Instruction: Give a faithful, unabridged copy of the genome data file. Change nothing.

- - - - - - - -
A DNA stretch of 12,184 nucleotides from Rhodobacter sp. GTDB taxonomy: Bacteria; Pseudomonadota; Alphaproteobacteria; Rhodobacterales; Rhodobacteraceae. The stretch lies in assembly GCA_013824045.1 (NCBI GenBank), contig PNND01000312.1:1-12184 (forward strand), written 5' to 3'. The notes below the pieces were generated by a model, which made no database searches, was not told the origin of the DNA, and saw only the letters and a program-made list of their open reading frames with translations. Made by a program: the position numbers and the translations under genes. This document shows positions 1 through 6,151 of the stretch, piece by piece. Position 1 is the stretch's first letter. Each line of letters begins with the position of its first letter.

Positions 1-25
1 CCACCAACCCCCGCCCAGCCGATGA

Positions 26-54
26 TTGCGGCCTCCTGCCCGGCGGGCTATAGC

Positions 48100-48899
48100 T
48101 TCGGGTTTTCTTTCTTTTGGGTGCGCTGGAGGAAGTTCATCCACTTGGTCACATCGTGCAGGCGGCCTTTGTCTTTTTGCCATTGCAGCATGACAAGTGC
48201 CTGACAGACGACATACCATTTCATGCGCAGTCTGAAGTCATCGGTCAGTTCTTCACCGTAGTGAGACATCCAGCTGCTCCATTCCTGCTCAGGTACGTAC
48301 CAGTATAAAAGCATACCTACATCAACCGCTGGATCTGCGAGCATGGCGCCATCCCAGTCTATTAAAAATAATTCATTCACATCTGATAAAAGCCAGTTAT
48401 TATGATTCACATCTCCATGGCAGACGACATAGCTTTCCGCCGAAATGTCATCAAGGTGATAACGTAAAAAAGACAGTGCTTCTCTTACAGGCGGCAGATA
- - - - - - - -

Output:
A DNA stretch of 12,184 nucleotides from Rhodobacter sp. GTDB taxonomy: Bacteria; Pseudomonadota; Alphaproteobacteria; Rhodobacterales; Rhodobacteraceae. The stretch lies in assembly GCA_013824045.1 (NCBI GenBank), contig PNND01000312.1:1-12184 (forward strand), written 5' to 3'. The notes below the pieces were generated by a model, which made no database searches, was not told the origin of the DNA, and saw only the letters and a program-made list of their open reading frames with translations. Made by a program: the position numbers and the translations under genes. This document shows positions 1 through 6,151 of the stretch, piece by piece. Position 1 is the stretch's first letter. Each line of letters begins with the position of its first letter.

Positions 1-25
1 CCACCAACCCCCGCCCAGCCGATGA

Positions 26-54
26 TTGCGGCCTCCTGCCCGGCGGGCTATAGC

Positions 48100-48899
48100 T
48101 TCGGGTTTTCTTTCTTTTGGGTGCGCTGGAGGAAGTTCATCCACTTGGTCACATCGTGCAGGCGGCCTTTGTCTTTTTGCCATTGCAGCATGACAAGTGC
48201 CTGACAGACGACATACCATTTCATGCGCAGTCTGAAGTCATCGGTCAGTTCTTCACCGTAGTGAGACATCCAGCTGCTCCATTCCTGCTCAGGTACGTAC
48301 CAGTATAAAAGCATACCTACATCAACCGCTGGATCTGCGAGCATGGCGCCATCCCAGTCTATTAAAAATAATTCATTCACATCTGATAAAAGCCAGTTAT
48401 TATGATTCACATCTCCATGGCAGACGACATAGCTTTCCGCCGAAATGTCATCAAGGTGATAACGTAAAAAAGACAGTGCTTCTCTTACAGGCGGCAGATA